FCC commissioner Jessica Rosenworcel has proposed that the government put up 10 MHz of spectrum as a prize for the first person to come up with a way to make spectrum more efficient by a factor of 50 or 100 over the next decade.
That came in an op ed for the San Jose Mercury co-authored with Marty Cooper, inventor of the cell phone and a big proponent of focusing on making spectrum users more efficient.
"Ten megahertz of spectrum may not sound like much, but it could be sold or leased -- and spectrum auctions at the FCC bring in billions. Even a small slice of that revenue represents a pretty sweet incentive," they wrote.
At a Mobile Future forum in Washington Monday (Sept. ) where Rosenworcel was a guest speaker, she talked about the need for getting more creative in freeing up spectrum including the contest and incentivizing government users to give up or more efficiently use spectrum.
She said the current method of trying to get spectrum from government users--who hold about 60% of spectrum, according to Mobile Future's Jonathan Spalter--is to knock on the door with a big stick and "urge, coax, and cajole" spectrum out of them, with the FCC eventually auctions what "scraps" it could get for new mobile broadband service. She said when government agencies open that door, all they see it loss, not gain.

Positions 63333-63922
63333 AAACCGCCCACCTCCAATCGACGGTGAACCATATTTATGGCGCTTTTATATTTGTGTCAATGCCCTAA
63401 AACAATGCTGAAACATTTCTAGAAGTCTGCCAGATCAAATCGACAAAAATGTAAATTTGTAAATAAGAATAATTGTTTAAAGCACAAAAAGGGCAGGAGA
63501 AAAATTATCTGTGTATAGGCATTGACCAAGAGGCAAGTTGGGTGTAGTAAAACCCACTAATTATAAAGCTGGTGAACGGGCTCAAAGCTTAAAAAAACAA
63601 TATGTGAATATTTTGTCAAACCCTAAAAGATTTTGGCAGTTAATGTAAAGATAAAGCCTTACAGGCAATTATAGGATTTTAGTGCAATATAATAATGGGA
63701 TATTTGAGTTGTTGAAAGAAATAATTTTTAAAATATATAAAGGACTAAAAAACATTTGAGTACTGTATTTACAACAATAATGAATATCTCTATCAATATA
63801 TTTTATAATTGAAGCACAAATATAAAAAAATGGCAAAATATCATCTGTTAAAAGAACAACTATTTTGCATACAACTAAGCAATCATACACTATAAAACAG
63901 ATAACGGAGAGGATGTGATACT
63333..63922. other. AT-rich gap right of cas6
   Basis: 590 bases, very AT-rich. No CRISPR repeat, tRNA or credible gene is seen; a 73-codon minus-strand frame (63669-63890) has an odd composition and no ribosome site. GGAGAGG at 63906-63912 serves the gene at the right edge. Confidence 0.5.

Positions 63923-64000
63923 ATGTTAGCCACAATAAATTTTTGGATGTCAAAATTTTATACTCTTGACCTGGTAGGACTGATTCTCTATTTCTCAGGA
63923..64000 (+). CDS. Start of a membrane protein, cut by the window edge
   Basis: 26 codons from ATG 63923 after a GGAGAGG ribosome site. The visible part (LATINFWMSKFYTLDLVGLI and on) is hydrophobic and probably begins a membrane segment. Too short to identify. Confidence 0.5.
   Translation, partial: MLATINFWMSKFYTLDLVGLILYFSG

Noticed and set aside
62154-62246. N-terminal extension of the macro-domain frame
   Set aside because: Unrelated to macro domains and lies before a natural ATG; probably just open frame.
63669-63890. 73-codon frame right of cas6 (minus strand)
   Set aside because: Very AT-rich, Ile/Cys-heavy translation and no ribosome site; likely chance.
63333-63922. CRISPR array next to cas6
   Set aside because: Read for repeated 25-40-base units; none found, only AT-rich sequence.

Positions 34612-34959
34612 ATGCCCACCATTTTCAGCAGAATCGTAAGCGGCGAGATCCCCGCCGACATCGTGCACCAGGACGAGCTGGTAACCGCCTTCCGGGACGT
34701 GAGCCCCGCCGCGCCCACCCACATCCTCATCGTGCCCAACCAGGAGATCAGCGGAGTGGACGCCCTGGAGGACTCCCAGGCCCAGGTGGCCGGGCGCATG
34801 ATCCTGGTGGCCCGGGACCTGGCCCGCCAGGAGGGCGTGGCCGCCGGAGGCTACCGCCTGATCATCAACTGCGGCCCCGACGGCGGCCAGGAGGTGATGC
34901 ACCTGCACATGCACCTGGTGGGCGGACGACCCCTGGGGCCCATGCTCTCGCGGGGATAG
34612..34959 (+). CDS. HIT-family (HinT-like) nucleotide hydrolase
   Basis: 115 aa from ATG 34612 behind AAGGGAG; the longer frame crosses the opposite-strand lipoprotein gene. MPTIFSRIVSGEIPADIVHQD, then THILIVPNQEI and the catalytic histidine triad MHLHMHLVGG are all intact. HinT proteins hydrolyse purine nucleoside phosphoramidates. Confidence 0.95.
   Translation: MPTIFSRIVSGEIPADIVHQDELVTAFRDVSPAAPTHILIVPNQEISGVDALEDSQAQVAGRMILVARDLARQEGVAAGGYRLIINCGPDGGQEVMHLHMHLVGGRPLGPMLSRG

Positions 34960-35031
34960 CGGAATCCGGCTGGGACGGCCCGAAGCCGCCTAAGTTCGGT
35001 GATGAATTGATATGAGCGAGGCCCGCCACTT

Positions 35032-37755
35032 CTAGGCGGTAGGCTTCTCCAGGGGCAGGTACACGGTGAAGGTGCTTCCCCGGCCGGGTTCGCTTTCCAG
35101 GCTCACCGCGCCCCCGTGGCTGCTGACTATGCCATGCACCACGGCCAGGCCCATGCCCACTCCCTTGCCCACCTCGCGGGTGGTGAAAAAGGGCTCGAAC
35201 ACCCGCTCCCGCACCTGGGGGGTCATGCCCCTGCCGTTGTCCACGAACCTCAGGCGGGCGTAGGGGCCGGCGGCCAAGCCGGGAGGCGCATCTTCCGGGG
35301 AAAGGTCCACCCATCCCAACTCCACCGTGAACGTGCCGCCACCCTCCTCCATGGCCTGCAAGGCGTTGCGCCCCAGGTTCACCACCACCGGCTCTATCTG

Rosenworcel said it would be more efficient to use carrots, like an incentive program.
She said some other things that could help free up more government spectrum is to conduct a amarket value survey of all federal spectrum, figure out how to have auctions of "imperfect" spectrum, meaning spectrum that is not fully cleared, and allowing winning bidders to negotiate with agencies for joint use.
Rosenworcel said it is important to start looking high and low, literally for more spectrum. She acknowledge that the sweet spot of mobile wireless spectrum, because of its propagation characteristics is 400 MHz to 3-4 GHz, but that the future would be finding a way to use spectrum outside that range, like combining really high-band spectrum (60 to even 90 GHz) with small cells.